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eISSN: 2373-6372

Gastroenterology & Hepatology: Open Access

Case Report Volume 13 Issue 3

Portal vein thrombosis and pylephlebitis following laparoscopic appendectomy in a patient with esophageal varices 

David Kelter, Alexandria McGowan, Hsu-Tsai Chi

Department of Surgery, Inspira Health Network, USA

Correspondence: David Kelter, Resident Physician, Department of Surgery, Inspira Health Network, 1505 West Sherman Avenue, Suite B, Vineland, NJ, 08360, USA

Received: June 05, 2022 | Published: June 22, 2022

Citation: David K, Alexandria M, Hsu-Tsai C. Portal vein thrombosis and pylephlebitis following laparoscopic appendectomy in a patient with esophageal varices. Gastroenterol Hepatol Open Access. 2022;13(3):108-110. DOI: 10.15406/ghoa.2022.13.00507

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Abstract

Pylephlebitis is defined as infectious suppurative thrombosis of the portal vein. The etiologies of pylephlebitis are variable, however, nearly all cases represent a rare albeit serious complication of an intraabdominal infectious process due to the regional portal venous system drainage. Appendicitis is a well-documented cause of pylephlebitis. A 1995 review of 19 cases of reported pylephlebitis demonstrated appendicitis as the second most common pre-disposing etiology in the development of pylephlebitis, with Bacteroides and E. coli being the most commonly cultured organisms. The utility of therapeutic anticoagulation following diagnosis is presently undetermined.

We describe a case of pylephlebitis presenting 5 days status post laparoscopic appendectomy for uncomplicated acute appendicitis in a 62-year-old adult male with a history of cirrhosis and esophageal varices. Considering the patient’s history of cirrhosis and resultant esophageal varices, this uncertainty regarding the use of anticoagulation was particularly problematic. Given the lack evidence-based guidelines, a multidisciplinary approach weighing the risks and benefits of systemic anticoagulation was employed. Ultimately, the decision was made to proceed with therapeutic anticoagulation under close supervision with serial imaging to identify thrombus propagation and/or recanalization. While the patient did not demonstrate evidence of recanalization after 58 days of therapy, the throm-bus did indeed fail to propagate further. Clarification regarding the utility of anticoagulation in the setting of pylephlebitis in conjunction with risk stratification based on individual patient factors is certainly warranted to optimize future clinical outcomes.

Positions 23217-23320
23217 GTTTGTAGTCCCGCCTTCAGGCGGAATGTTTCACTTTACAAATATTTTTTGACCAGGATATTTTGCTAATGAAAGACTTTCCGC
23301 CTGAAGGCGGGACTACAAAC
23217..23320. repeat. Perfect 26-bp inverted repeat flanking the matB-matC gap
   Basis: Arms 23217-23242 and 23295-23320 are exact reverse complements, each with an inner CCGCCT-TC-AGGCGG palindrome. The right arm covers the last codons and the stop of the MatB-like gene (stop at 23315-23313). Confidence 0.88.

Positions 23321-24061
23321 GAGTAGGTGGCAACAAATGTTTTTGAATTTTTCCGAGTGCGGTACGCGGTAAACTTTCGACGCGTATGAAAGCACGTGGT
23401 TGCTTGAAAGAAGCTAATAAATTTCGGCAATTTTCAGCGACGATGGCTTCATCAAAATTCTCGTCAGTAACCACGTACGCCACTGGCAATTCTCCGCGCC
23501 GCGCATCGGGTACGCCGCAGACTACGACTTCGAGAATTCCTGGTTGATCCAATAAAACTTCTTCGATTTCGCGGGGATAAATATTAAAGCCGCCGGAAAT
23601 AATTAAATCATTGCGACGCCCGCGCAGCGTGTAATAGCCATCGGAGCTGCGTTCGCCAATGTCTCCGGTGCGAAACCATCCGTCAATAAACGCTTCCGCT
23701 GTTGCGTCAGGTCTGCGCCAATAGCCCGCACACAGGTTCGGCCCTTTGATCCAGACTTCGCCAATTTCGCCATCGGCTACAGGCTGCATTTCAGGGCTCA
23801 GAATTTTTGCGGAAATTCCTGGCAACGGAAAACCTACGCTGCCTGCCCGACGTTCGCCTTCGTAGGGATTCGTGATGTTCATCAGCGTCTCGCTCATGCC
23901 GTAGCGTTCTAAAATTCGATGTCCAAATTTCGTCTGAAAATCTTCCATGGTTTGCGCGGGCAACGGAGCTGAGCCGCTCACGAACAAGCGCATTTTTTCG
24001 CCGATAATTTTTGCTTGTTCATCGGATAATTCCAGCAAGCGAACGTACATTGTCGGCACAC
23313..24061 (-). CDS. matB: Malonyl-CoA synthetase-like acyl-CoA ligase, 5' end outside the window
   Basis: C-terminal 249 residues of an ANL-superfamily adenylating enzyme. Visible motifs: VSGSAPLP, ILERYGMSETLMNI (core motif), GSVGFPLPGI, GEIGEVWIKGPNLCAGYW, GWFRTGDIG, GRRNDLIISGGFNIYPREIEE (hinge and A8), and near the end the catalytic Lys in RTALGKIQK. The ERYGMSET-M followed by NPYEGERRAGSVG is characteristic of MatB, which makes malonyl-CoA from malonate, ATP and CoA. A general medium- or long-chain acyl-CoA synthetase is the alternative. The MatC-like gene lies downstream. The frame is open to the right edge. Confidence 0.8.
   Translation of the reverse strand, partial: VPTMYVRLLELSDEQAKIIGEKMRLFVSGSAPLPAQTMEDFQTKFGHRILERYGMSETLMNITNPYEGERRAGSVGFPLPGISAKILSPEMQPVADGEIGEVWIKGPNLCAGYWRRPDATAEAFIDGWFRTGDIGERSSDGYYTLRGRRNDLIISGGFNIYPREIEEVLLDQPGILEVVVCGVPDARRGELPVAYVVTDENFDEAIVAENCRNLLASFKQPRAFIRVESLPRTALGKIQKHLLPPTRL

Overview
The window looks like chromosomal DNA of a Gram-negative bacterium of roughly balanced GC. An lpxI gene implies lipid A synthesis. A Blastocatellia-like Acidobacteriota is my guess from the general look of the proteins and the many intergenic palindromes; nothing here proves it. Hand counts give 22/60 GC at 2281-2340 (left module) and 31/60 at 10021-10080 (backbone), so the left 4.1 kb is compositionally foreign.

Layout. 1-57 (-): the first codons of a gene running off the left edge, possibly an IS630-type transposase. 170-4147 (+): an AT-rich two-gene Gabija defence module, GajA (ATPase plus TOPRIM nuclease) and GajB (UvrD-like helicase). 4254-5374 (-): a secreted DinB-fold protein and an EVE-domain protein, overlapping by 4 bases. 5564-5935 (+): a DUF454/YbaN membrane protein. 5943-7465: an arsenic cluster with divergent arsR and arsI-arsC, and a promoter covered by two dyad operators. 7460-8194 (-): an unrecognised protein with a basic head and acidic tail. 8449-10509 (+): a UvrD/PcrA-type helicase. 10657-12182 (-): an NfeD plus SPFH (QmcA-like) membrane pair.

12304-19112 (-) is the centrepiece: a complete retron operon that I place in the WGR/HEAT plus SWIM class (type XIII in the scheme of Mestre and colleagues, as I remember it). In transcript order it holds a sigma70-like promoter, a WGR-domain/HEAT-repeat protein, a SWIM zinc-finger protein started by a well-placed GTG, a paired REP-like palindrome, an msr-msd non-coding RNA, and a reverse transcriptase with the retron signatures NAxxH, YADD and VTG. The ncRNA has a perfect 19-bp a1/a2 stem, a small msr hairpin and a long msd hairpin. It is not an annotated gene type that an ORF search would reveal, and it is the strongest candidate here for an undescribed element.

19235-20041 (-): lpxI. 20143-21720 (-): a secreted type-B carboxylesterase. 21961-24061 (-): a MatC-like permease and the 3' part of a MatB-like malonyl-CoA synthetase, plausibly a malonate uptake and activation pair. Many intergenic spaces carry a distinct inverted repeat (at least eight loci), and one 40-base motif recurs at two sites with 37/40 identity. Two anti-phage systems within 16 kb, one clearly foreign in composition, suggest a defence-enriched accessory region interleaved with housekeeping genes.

Keywords: pylephlebitis, portal vein thrombosis, appendectomy, cirrhosis, esophageal varices

Introduction

Pylephlebitis is defined as infectious suppurative thrombosis of the portal vein. The etiologies of pylephlebitis are variable, however, nearly all cases represent a rare albeit serious complication of an intra-abdominal infectious process due to regional portal venous system drainage. Appendicitis is a well-documented cause of pylephlebitis.1 A 1995 review of 19 cases of reported pylephlebitis demonstrated appendicitis as the second most common predisposing etiology in the development of pylephlebitis, with Bacteroides and E. coli as the most commonly cultures organisms.2 The utility of therapeutic anticoagulation following diagnosis is presently undetermined.3 We describe a case of pylephlebitis presenting 5 days status post laparoscopic appendectomy for uncomplicated acute appendicitis in a 62-year-old adult male with a history of cirrhosis and esophageal varices.

Case description